Five Post-Run Stretches

Whether it’s a quick jog or a major race, be sure to cool down with these five post-run stretches.

April 17, 2019

After a run, it might be easy to change out of your running gear and continue with your day. However, the next day you might regret neglecting to stretch afterward. Just like you should stretch before you run, you should also take the time to stretch after you run.

“Static stretching after a run is beneficial because there is increased blood flow to the collagen in the muscles and tendons, which results in a deeper stretch,” Health Fitness Specialist of Corporate Fitness Works and Certified Strength and Condition Specialist John Herman says.


Static stretching is different than the dynamic stretching you should do before your run. Static stretches are held for a longer time and there is no active movement involved. When doing these post-run stretches, you want to hold the stretch in a way that is challenging but still comfortable. Also, a static stretch is held for at least 30 seconds.

“To fully benefit from a static stretch, stretch 30 seconds or longer,” Herman says. “After roughly 30 seconds, the body understands that you’re stretching by deactivating the central nervous system. This mechanism in particular is called the muscle spindle, which prevents overstretching by having receptors that sense change in length of the muscle.”

These five stretches for runners are a great way to help lengthen the muscles that are used.


The hip flexors are what connects your legs to your upper half. These muscles work to raise your thigh up, so they’re essential in helping you run. For this post-run stretch:

  • Start in a lunge position with your front leg bent in a 90-degree angle.
  • Rest your back knee on the ground and have your hands on your hips.
  • Slowly lean forward into the stretch. You should feel the stretch in the front of your hip.
  • Hold this position for at least 30 seconds and then switch legs.

For a more advanced and deeper stretch, lift your back foot off the ground and reach back with your hand to hold it.


Your glutes play a role in supporting your hips when you run. Focus on them with this stretch:

  • Sit on the ground with your legs and feet extended straight in front of you.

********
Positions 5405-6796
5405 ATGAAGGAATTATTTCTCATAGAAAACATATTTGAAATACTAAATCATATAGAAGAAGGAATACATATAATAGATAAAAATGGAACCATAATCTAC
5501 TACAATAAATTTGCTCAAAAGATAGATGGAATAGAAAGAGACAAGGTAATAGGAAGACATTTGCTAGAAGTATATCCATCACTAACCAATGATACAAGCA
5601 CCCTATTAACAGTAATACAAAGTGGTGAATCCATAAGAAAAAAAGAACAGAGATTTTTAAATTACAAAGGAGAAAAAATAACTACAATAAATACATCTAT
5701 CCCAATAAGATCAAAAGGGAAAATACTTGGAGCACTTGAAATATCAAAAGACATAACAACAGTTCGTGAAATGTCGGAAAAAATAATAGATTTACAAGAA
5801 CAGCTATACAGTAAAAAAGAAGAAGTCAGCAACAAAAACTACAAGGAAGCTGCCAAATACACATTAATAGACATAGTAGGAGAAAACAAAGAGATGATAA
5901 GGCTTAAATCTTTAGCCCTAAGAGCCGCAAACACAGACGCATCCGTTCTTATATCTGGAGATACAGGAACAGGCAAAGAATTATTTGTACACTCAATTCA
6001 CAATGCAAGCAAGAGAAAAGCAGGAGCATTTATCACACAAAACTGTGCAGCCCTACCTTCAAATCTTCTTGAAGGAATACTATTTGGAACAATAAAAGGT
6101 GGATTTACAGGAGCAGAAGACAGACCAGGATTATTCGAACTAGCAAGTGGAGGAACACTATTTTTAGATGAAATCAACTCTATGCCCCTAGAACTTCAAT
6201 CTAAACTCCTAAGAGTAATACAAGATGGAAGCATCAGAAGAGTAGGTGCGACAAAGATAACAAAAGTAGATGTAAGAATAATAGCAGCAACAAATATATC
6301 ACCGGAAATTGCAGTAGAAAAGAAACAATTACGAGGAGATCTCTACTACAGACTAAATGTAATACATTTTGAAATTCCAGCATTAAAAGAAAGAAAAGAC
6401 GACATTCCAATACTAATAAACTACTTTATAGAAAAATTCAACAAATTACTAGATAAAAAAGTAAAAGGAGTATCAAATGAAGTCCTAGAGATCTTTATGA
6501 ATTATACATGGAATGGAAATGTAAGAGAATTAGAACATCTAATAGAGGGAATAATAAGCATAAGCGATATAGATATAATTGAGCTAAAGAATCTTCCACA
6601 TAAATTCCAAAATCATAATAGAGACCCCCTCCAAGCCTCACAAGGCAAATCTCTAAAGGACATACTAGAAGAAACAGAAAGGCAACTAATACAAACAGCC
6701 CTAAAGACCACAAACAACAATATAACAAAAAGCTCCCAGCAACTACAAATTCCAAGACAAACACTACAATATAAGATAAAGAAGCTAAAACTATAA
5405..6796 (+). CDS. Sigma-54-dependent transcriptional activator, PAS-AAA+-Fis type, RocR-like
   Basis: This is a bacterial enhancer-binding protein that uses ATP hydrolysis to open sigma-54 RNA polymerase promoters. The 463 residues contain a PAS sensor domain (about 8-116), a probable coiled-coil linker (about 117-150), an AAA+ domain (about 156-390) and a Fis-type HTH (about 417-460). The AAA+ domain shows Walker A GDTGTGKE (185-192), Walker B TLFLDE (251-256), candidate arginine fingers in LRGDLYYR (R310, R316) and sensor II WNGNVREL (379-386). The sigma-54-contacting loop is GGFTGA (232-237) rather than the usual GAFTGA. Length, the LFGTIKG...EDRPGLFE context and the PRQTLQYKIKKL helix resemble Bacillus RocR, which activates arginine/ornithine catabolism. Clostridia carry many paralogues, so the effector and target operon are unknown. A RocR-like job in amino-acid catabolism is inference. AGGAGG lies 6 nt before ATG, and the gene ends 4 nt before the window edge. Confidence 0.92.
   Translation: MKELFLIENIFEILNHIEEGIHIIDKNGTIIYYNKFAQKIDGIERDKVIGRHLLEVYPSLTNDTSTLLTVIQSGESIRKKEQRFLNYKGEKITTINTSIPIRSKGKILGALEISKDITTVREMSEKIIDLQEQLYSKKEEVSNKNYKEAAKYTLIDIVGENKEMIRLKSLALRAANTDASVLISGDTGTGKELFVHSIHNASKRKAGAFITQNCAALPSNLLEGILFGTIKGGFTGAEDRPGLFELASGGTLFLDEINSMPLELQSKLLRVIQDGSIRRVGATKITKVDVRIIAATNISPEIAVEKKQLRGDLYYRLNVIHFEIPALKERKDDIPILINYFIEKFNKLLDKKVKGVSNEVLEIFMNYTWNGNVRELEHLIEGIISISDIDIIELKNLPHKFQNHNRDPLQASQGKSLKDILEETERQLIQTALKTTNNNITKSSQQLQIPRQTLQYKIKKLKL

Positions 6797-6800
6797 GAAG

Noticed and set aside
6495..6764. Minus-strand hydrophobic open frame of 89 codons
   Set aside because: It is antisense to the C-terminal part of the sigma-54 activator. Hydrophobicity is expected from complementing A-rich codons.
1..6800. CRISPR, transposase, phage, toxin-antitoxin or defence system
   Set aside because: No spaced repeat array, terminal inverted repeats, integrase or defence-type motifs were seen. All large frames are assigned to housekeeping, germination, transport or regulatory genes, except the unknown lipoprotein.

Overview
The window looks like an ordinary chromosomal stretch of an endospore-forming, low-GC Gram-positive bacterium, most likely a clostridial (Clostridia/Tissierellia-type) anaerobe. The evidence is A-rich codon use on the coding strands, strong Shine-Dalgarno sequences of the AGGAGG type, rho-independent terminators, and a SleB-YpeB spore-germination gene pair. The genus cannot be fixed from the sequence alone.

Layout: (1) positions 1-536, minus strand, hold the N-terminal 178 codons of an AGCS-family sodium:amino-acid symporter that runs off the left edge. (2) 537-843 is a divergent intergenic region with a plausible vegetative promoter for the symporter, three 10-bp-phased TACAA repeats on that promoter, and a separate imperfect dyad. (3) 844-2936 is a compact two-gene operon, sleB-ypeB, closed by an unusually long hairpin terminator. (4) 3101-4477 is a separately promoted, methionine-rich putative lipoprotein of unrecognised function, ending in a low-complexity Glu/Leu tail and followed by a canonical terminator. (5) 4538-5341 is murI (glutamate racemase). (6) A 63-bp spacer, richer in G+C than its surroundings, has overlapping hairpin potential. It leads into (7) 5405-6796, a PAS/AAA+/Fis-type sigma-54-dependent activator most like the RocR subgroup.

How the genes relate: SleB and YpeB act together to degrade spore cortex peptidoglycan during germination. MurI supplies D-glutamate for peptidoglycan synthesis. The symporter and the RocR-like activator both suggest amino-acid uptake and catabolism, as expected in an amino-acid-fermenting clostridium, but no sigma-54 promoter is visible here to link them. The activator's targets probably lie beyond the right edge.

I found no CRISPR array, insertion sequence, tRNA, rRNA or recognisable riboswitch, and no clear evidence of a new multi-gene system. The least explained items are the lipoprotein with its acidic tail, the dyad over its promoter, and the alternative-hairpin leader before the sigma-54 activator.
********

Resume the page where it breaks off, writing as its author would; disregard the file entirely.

• Take your right leg and cross it over your left leg. Your right leg should be bent with your right foot at the outside of your left knee.
  • Turn your upper body to the right while keeping your legs in place.
  • Put your left elbow on the outside of your right knee. You should feel a stretch.


The hamstrings oppose the quads and stop your knee from overextending during a stride. For this hamstring stretch, you should:

  • Start by standing straight with your feet together.
  • Extend your left leg about a foot out in front of you. Rest only your heel on the ground.
  • Keep your back straight as you bend from your hip joints to bring your chest toward your knee.
  • Your right knee will bend down, and you’ll feel the stretch in your left leg.
  • After holding for at least 30 seconds, switch to your other side.


Calf muscles are heavily used when running up and down a hill. Give them a good post-run stretch with this wall calf stretch:

  • Start by facing the wall and place your hands about shoulder height on the wall.
  • Place your right leg closer to the wall and bend the knee.
  • Leave your left leg further back and straight.
  • Lean forward and hold for at least 30 seconds. You should feel the stretch in your calf.
  • Switch legs and repeat.


Moving your leg forward relies heavily on your quads. This stretching exercise can help you lengthen the quad muscle back out to proper form.

  • Start by standing upright. This stretch requires some balance, so standing by a sturdy object to hold on to is recommended.
  • Bring your left heel toward your buttocks. Keep your right foot planted firmly on the ground.
  • Grab your left ankle with your left hand and bring it as close as you can to your backside. You should feel the stretch in your quad.
  • Hold this quad stretch for at least 30 seconds before moving onto the right leg.

“Static stretching after a run will help alleviate the shortened and tight muscles back to proper positions,” Herman says.

Make sure you take the time to stretch after your next run. Looking for more stretches for runners? Check out our five pre-run stretches guide.